Great white shark chomps on whale carcass off Sarasota coast after swimming up to boaters’ with its jaws wide open


Boaters off the coat of Sarasota were surprised when a great white shark swam up to them and flashed its pearly whites before chowing down on a whale carcass several feet away.

Video captured by Brian Jung and Daniel Delatorre on March 17 shows the shark gliding up to one boat that was 15 miles offshore in 50 feet of water.

The animal’s jaws hang open, revealing rows of pointy teeth as guests aboard the boat exclaim. A closer look shows the shark’s body marred with scars.

‘It’s going to eat our engine,’ a woman remarks as the animal nudges the boat.

It then swims over to a bloated whale carcass floating in the water and begins to take enormous bites before abandoning that pursuit and swimming to another boat.

A man filming the encounter on his smart phone sticks his hand into the water and attempts to stroke the animal’s head.

The shark was most interested in a whale carcass floating atop the water
The shark was most interested in a whale carcass floating atop the water
After chomping into the blubber, the shark headed over to another boat
After chomping into the blubber, the shark headed over to another boat

Jung told WFLA that a total of three sharks, not captured on video, were seen feasting on the carcass.

The dead sperm whale had been towed out to sea after beaching itself near Venice on March 10.

Officials determined it to be an adult male measuring 44 feet long and around 35 tons, or 70,000 pounds.

As its breathing grew more labored throughout the day, officials said they didn’t expect the whale to survive. It died around 3 am on March 11.

‘Obviously this whale wasn’t feeling very well and wasn’t doing very well to be this close to shore and in this kind of condition,’ Laura Engleby, chief of marine mammal branch NOAA fisheries, Southeast Region, told WFLA.

The whale was emaciated and covered in wounds from suspected attacks by other male sperm whales.

Shortly after its death, researchers from the Florida Fish and Wildlife Conservation Commission cut into the carcass to collect samples for necropsy, drawing a crowd.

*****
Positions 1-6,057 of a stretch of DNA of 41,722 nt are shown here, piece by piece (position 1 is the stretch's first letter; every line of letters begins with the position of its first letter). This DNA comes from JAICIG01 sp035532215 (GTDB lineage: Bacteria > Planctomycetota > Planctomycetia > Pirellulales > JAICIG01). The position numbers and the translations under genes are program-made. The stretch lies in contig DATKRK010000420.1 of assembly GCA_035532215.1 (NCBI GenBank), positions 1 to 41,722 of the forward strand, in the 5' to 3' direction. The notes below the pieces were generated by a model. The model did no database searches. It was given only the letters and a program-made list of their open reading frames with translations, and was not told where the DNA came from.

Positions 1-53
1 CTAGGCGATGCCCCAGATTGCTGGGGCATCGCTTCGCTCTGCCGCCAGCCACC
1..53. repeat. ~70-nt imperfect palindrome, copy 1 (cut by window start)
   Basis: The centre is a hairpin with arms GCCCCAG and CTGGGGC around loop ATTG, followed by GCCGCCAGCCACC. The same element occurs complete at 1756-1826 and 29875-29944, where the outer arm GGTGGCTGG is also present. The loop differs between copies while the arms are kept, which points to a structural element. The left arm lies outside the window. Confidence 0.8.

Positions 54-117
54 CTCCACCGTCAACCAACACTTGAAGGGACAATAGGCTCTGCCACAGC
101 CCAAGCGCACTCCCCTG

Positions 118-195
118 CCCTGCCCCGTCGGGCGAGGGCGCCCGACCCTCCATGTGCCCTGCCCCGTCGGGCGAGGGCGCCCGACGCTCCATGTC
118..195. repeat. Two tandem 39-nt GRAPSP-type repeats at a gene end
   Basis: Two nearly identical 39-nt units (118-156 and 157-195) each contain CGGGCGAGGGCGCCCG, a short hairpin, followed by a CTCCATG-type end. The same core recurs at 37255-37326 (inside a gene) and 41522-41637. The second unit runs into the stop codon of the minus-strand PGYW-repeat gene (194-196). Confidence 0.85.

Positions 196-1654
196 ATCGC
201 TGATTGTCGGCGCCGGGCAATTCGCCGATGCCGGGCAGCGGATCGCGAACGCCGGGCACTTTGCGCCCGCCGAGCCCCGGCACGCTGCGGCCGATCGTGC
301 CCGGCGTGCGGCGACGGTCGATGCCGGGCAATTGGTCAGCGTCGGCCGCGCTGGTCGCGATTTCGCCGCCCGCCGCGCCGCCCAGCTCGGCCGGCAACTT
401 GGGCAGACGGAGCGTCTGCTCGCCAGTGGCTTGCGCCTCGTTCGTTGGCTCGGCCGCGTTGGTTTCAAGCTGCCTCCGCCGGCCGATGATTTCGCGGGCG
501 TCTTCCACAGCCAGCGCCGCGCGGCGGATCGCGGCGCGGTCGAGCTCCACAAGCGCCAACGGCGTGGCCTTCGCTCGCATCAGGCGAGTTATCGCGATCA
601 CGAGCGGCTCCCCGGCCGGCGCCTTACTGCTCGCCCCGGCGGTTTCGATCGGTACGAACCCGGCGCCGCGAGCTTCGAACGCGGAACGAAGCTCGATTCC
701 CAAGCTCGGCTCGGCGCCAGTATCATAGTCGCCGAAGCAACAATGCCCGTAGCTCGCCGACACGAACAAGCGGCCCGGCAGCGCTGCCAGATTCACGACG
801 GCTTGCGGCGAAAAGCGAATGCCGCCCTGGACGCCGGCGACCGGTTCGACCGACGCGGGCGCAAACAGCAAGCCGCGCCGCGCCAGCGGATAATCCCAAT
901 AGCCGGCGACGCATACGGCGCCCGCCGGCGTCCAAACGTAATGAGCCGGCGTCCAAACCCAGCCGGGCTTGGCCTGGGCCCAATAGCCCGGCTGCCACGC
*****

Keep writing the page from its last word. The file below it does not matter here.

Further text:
Its blood colored the water in the Gulf of Mexico, prompting officials to instate a no-swim advisory for ‘possible increased predation activity’ in the areas south of Venice Beach. The advisory was lifted on March 13.

Great whites measure approximately four feet long at birth and can grow to 20 feet in length
Great whites measure approximately four feet long at birth and can grow to 20 feet in length
A total of three sharks, not  all seen on video, were feasting on the carcass, according to the cameraman
A total of three sharks, not all seen on video, were feasting on the carcass, according to the cameraman
A great white sighting is not uncommon off the Florida coast, as their range stretches from Maine to the Gulf of Mexico and U.S. Caribbean
A great white sighting is not uncommon off the Florida coast, as their range stretches from Maine to the Gulf of Mexico and U.S. Caribbean
The sperm whale had beached itself on March 10 near Venice. It was emaciated and covered in marks from apparent attacks by other whales
The sperm whale had beached itself on March 10 near Venice. It was emaciated and covered in marks from apparent attacks by other whales
As wildlife officials cut into the carcass to prepare samples for necropsy, blood filled the water, leading to a no-swim advisory
As wildlife officials cut into the carcass to prepare samples for necropsy, blood filled the water, leading to a no-swim advisory

It is exceedingly rare to spot a sperm whale in the southeast United States. According to Engleby, researchers see about two per year.

The last sighting in the Gulf Coast was recorded in 2008. In 2022, a starving, 47-foot male beached itself in the Keys.

The whale had consumed trash that prevented it from eating its usual diet of squid, sharks and fish.

The species are the largest toothed whales in the world. They frequent deep waters and can dive to depths of over 10,000 feet.

Females can reach 40 feet in length and weigh 15 tons, while males can reach 52 feet and 45 tons.

Despite their enormous size and considerable lack of predators, they face a different threat from humans.

Their population is on the upswing after being hunted heavily in the 19th century for a waxy substance contained in an organ in their heads called spermaceti. The substance was historically used in lamp oils, candles and lubricants.

To this day, sperm whales face risks including vessel strikes, entanglement in fishing line, ocean noise, marine debris and the effects of climate change, according to NOAA.

Great whites measure approximately four feet long at birth and can reach 20 feet long.

It isn’t uncommon to spot one off the Florida coast. The apex predators range from Maine to the Gulf of Mexico and U.S. Caribbean in the Atlantic.

This article by Mackenzie Tatananni was first published by The Daily Mail on 21 March 2024. Lead Image: Boaters off the Sarasota coast were surprised when a great white shark swam up to them, flashing a toothy smile.

What you can do

Help to save wildlife by donating as little as $1 – It only takes a minute.



payment





Source link

Be the first to comment

Leave a Reply

Your email address will not be published.


*